From the Director-General of the BRITISH RETAIL CONSORTIUM
William Moyes' letter to the Prime Minister April 13 2001
(our emphasis) "...At your meeting on Thursday you asked for a considered view on the proposed policy of vaccination of dairy cattle in Cumbria and possibly Devon. This letter is written on behalf of all the retailers present at your meeting. In the time available it has not been possible to consult more-widely.
The decision whether to vaccinate is entirely a matter for the Government. In deciding how to respond to such a development the key consideration for retailers would be public confidence. If that were to evaporate and customers were to demand the separate identification of milk from vaccinated cattle in restricted areas, ultimately retailers would have to respond. In these circumstances it is likely that retailers would wish to stock milk and dairy products only from unvaccinated herds. To do otherwise would risk undermining confidence in the British dairy industry.
So long as public confidence is maintained, the retailers present at your meeting will all stock as part of their normal offering milk and dairy products made from pooled miIk supplies which include milk from vaccinated herds.
We believe the maintenance of public confidence requires the following :-
An unequivocal and authoritative assurance that FMD and vaccination poses no threat to human health i.e the virus is not transmitted from cattle to humans through the food chain and cannot be transmitted from vaccinated cattle to humans via milk or meat. The FSA is best placed to give this. No "two tier" system i.e. no separate identification at any stage of milk supplies or dairy products from vaccinated herds. At the point where the introduction of vaccination is announced a clear statement that milk from vaccinated herds will be used as part of general milk supplies. Public support from farmers' representatives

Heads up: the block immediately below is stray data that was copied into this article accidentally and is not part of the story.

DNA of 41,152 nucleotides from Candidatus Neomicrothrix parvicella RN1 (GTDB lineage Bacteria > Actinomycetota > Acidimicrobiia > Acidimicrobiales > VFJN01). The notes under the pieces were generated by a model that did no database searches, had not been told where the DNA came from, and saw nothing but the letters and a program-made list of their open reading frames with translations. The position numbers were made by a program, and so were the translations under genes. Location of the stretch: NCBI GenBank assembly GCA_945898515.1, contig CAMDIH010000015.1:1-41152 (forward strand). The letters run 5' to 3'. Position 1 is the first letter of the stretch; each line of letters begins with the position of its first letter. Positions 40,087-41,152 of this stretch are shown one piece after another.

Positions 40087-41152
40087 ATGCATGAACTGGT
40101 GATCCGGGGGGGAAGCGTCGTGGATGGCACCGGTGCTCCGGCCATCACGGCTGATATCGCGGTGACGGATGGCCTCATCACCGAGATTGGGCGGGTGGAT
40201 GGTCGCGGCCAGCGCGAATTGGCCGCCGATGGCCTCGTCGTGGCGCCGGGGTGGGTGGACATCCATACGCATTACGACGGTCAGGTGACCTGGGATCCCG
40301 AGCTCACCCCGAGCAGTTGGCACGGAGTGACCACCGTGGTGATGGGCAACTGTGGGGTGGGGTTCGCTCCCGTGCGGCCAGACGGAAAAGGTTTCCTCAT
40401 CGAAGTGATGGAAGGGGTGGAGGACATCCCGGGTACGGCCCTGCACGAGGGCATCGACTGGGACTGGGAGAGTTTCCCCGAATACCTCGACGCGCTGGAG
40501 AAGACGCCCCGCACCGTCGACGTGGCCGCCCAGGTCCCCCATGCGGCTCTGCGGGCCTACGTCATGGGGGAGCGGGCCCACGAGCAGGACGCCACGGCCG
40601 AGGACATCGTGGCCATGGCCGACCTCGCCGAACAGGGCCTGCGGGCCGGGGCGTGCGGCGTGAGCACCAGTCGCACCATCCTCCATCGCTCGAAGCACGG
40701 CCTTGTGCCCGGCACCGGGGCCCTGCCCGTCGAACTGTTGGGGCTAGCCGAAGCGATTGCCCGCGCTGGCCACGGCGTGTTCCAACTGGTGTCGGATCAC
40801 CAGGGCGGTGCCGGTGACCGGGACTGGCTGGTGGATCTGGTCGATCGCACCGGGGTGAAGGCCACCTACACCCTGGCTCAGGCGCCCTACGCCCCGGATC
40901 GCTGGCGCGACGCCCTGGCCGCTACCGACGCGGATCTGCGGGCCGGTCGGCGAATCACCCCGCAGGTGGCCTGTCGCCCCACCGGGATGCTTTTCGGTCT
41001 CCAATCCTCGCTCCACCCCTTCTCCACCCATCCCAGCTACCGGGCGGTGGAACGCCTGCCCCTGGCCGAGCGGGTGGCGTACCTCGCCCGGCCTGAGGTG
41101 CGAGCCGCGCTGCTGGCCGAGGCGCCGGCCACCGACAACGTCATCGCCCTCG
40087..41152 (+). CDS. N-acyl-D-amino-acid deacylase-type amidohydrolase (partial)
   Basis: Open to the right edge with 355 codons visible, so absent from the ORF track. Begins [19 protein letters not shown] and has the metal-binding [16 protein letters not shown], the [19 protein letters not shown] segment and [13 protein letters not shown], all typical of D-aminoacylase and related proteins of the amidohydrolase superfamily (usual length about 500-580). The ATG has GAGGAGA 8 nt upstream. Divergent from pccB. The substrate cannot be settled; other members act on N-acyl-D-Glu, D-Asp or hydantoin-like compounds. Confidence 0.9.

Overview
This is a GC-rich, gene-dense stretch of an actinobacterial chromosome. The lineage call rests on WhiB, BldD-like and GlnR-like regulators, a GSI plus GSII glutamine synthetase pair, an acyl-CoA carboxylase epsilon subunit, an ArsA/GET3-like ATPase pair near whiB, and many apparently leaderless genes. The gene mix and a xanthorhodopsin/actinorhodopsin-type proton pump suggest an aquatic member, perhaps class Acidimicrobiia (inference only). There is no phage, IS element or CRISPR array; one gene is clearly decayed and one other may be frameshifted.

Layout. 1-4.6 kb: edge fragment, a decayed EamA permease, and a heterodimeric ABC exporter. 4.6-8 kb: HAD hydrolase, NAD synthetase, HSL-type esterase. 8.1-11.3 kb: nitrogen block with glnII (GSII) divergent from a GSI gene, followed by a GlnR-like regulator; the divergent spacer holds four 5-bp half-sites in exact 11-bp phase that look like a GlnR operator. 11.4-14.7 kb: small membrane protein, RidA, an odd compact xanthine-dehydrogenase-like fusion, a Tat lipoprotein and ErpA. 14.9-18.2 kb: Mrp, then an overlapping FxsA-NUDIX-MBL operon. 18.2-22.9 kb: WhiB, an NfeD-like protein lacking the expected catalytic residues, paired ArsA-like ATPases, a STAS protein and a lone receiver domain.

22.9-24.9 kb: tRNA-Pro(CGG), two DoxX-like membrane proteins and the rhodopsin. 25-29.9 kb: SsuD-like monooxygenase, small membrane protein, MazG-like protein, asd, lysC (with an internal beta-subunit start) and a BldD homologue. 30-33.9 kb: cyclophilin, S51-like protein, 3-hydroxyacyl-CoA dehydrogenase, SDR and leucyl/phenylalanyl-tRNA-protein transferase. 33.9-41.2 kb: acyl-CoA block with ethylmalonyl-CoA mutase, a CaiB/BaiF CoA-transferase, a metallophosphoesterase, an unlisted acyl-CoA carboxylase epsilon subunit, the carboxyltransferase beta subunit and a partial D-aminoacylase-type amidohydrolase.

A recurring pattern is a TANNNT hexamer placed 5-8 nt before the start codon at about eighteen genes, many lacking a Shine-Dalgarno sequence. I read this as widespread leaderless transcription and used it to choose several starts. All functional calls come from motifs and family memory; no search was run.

In addition, the location of processing plants means that it will be essential to obtain EU agreement that bulk milk can be transported outside of Cumbria for packing.
Public confidence in dairy products could be damaged if there were major inconsistencies in the public statements made by Government (including the devolved administrations), farmers' representatives, food manufacturers or retailers. We would therefore encourage the Government to develop a coordinated communications strategy involving all these parties, and to plan against the possibility that public confidence will waver ( e.g. if doubts were to be cast on the degree of risk to human health). We also believe that it would be desirable to consult other major food retailers not present at your meeting, if time permits. BRC would be happy to undertake that.
Retailers understand the pressures facing farmers and the difficult choices required of Government. We will assist in any way we reasonably can. However, if the above conditions cannot be met, it would be much more difficult for retailers to confirm now that they will stock milk and dairy products ftom vaccinated herds. We would therefore welcome your confirmation that the Government's approach will be based on the above points if you decide to introduce vaccination.
I am copying this letter to Nick Brown at MAFF.